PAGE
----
Commercial Litigation and Arbitration

Colorado River Abstention — Factors

Taveras v. Bank of Am., NA, 89 F.4th 1279 (11th Cir. 2024):


I.  Abstention Under Colorado River


Abstention is a determination that the district court “should abstain from exercising their jurisdiction.” Ambrosia Coal & Constr. Co. v. Morales, 368 F.3d 1320, 1327 (11th Cir. 2004). “Abstention from the exercise of federal jurisdiction is the exception, not the rule.Colo. River, 424 U.S. at 813, 96 S.Ct. 1236. District courts have a duty to adjudicate the controversies before them, and abstention “is an extraordinary and narrow exception.” Id. (cleaned up). A pending state court case ordinarily does not bar a federal case concerning the same dispute, and the potential for conflicting adjudications, standing alone, is not enough to justify abstention. Id. at 816–17, 96 S.Ct. 1236. In limited and exceptional circumstances, certain principles of “wise judicial administration” do permit district courts to “dismiss a federal suit due to the presence of a concurrent state proceeding.” Id. at 818, 96 S.Ct. 1236.

As a threshold matter, Colorado River abstention allows a federal court to stay a case only “when federal and state proceedings involve substantially the same parties and substantially the same issues.” Ambrosia Coal, 368 F.3d at 1330. The issues and parties do not have to be identical to be substantially similar; if the standard required identical issues and parties, a party could easily circumvent abstention with creative pleading. Id. at 1329–30.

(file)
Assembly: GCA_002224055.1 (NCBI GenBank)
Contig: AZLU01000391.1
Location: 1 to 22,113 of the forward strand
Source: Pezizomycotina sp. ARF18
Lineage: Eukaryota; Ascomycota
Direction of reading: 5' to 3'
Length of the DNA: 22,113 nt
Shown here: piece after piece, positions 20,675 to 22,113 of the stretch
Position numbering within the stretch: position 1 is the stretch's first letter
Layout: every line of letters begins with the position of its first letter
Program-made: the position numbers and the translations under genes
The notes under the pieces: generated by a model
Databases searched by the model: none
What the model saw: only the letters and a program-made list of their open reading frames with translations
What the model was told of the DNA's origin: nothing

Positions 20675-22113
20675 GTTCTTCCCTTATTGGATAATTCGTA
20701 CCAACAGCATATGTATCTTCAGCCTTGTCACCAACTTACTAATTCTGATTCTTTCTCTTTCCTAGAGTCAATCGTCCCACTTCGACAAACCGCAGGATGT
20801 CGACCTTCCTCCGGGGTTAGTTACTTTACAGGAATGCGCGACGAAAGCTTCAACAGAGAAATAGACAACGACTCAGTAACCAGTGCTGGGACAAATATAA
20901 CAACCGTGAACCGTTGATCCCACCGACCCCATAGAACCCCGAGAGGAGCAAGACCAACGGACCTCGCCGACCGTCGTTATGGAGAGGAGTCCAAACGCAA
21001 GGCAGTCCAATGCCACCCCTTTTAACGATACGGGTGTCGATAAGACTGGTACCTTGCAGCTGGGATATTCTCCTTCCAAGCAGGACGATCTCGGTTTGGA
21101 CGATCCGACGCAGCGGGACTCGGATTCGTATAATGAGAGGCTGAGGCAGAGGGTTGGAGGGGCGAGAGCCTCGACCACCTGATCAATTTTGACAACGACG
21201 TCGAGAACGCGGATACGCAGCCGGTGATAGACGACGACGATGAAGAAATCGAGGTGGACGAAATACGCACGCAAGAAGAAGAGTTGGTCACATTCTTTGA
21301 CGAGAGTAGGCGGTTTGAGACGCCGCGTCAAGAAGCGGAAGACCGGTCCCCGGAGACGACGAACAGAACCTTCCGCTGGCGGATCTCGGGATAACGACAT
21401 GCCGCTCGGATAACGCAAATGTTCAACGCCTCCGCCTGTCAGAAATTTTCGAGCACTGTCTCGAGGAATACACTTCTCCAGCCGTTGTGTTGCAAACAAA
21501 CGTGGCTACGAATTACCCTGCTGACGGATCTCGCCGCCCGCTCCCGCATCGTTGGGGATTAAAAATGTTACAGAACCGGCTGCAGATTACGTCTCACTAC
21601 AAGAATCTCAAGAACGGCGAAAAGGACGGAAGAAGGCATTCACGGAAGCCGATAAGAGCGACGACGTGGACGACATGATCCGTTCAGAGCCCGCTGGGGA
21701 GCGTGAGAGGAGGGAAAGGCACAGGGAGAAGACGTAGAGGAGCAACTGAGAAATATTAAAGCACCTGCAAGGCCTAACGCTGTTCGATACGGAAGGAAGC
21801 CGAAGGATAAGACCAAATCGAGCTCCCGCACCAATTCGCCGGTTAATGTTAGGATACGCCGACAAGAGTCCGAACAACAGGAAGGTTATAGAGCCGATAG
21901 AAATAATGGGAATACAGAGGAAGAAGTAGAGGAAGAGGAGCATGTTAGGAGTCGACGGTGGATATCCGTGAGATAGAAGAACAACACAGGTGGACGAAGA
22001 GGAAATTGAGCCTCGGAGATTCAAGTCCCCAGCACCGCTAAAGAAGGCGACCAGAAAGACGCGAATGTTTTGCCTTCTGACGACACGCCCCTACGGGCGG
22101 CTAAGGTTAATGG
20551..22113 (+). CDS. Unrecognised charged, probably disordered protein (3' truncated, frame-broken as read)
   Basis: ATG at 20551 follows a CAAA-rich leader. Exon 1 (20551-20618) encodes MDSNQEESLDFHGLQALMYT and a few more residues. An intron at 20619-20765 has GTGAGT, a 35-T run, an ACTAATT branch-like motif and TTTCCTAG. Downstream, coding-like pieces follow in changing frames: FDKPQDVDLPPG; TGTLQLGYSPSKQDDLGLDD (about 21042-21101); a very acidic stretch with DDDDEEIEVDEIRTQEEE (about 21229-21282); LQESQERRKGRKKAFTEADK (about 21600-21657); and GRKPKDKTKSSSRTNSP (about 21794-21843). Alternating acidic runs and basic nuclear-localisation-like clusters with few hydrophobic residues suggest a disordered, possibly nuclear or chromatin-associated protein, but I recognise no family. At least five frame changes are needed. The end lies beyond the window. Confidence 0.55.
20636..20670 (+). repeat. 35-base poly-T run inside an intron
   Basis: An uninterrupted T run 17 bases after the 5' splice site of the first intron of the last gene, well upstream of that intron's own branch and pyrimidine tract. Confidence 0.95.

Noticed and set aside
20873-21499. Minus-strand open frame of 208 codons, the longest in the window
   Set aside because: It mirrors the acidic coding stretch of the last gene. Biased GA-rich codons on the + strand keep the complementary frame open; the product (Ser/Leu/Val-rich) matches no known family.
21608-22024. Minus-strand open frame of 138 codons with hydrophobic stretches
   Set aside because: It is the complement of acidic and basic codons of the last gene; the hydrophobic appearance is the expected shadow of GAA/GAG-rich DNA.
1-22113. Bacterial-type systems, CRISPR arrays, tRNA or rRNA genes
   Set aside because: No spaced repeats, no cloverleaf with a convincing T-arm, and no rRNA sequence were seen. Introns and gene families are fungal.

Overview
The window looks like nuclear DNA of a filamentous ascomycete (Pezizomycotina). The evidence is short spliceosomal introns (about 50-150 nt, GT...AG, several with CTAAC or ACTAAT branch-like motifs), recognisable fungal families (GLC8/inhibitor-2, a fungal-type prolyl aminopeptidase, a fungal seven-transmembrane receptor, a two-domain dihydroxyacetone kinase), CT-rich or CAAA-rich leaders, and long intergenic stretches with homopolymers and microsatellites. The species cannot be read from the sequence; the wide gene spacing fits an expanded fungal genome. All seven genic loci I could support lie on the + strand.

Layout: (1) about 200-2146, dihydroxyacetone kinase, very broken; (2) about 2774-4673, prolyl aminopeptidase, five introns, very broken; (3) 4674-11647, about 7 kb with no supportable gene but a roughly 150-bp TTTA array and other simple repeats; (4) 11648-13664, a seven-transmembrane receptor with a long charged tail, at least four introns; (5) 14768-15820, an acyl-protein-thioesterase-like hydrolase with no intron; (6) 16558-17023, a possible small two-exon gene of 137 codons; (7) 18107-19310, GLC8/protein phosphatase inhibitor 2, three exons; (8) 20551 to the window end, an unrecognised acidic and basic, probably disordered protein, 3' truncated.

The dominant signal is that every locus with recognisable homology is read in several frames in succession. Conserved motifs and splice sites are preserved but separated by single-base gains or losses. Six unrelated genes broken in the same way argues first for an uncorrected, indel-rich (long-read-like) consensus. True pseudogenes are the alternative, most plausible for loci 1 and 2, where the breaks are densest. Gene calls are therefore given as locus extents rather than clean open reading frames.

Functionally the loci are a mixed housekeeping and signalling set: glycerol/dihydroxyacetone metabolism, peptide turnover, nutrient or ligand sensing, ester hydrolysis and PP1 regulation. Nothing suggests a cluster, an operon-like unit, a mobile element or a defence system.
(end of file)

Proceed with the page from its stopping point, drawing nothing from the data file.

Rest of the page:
Once a court has determined that the proceedings involve substantially similar issues and parties, the court must weigh six factors to decide whether to abstain:

(1) whether one of the courts has assumed jurisdiction over property,

(2) the inconvenience of the federal forum,

(3) the potential for piecemeal litigation,

(4) the order in which the fora obtained jurisdiction,

(5) whether state or federal law will be applied, and

(6) the adequacy of the state court to protect the parties’ rights.

Id. at 1331. Courts may also consider “the vexatious or reactive nature of either the federal or the state litigation” as part of their abstention inquiry. Id. (cleaned up).

These factors and considerations are not a “mechanical checklist,” and “the abstention inquiry must be ‘heavily weighted in favor of the exercise of jurisdiction.’ ” Id. at 1332 (quoting Moses H. Cone Mem’l Hosp. v. Mercury Constr. Corp., 460 U.S. 1, 16, 103 S.Ct. 927, 74 L.Ed.2d 765 (1983)). No single factor is determinative, and the weight given to individual factors may vary from case to case. Id.One factor alone can be the sole motivating reason for the abstention.” Moorer v. Demopolis Waterworks & Sewer Bd., 374 F.3d 994, 997 (11th Cir. 2004).


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